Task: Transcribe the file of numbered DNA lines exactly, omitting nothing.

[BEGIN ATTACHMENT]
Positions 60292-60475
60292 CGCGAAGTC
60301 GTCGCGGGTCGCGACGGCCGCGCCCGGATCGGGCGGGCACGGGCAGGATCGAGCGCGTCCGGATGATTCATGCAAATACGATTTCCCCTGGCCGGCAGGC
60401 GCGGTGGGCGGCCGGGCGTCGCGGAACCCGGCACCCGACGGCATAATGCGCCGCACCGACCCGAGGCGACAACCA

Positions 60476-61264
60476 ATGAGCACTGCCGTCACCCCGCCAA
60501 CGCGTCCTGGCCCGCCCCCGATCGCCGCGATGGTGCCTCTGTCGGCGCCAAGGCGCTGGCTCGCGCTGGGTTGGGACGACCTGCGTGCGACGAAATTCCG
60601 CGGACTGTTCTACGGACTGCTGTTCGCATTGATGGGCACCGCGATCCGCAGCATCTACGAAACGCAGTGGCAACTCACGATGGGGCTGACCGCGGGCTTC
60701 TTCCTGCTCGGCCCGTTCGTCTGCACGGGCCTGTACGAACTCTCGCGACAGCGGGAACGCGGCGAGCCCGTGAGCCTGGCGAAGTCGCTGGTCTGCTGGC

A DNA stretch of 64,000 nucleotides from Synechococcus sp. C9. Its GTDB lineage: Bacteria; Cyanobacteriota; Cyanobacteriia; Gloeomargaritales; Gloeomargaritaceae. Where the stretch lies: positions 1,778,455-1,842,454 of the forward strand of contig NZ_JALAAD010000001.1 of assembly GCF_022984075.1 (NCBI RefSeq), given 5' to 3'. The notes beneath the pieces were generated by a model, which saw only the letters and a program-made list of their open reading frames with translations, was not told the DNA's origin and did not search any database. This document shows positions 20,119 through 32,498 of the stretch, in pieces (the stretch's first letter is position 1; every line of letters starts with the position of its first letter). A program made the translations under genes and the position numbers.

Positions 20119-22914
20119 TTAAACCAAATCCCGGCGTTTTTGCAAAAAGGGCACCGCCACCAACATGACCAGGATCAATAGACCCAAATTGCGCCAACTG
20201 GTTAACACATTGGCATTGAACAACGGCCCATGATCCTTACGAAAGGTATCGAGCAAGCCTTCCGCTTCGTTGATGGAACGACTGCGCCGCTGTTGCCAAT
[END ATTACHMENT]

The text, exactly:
Positions 60292-60475
60292 CGCGAAGTC
60301 GTCGCGGGTCGCGACGGCCGCGCCCGGATCGGGCGGGCACGGGCAGGATCGAGCGCGTCCGGATGATTCATGCAAATACGATTTCCCCTGGCCGGCAGGC
60401 GCGGTGGGCGGCCGGGCGTCGCGGAACCCGGCACCCGACGGCATAATGCGCCGCACCGACCCGAGGCGACAACCA

Positions 60476-61264
60476 ATGAGCACTGCCGTCACCCCGCCAA
60501 CGCGTCCTGGCCCGCCCCCGATCGCCGCGATGGTGCCTCTGTCGGCGCCAAGGCGCTGGCTCGCGCTGGGTTGGGACGACCTGCGTGCGACGAAATTCCG
60601 CGGACTGTTCTACGGACTGCTGTTCGCATTGATGGGCACCGCGATCCGCAGCATCTACGAAACGCAGTGGCAACTCACGATGGGGCTGACCGCGGGCTTC
60701 TTCCTGCTCGGCCCGTTCGTCTGCACGGGCCTGTACGAACTCTCGCGACAGCGGGAACGCGGCGAGCCCGTGAGCCTGGCGAAGTCGCTGGTCTGCTGGC

A DNA stretch of 64,000 nucleotides from Synechococcus sp. C9. Its GTDB lineage: Bacteria; Cyanobacteriota; Cyanobacteriia; Gloeomargaritales; Gloeomargaritaceae. Where the stretch lies: positions 1,778,455-1,842,454 of the forward strand of contig NZ_JALAAD010000001.1 of assembly GCF_022984075.1 (NCBI RefSeq), given 5' to 3'. The notes beneath the pieces were generated by a model, which saw only the letters and a program-made list of their open reading frames with translations, was not told the DNA's origin and did not search any database. This document shows positions 20,119 through 32,498 of the stretch, in pieces (the stretch's first letter is position 1; every line of letters starts with the position of its first letter). A program made the translations under genes and the position numbers.

Positions 20119-22914
20119 TTAAACCAAATCCCGGCGTTTTTGCAAAAAGGGCACCGCCACCAACATGACCAGGATCAATAGACCCAAATTGCGCCAACTG
20201 GTTAACACATTGGCATTGAACAACGGCCCATGATCCTTACGAAAGGTATCGAGCAAGCCTTCCGCTTCGTTGATGGAACGACTGCGCCGCTGTTGCCAAT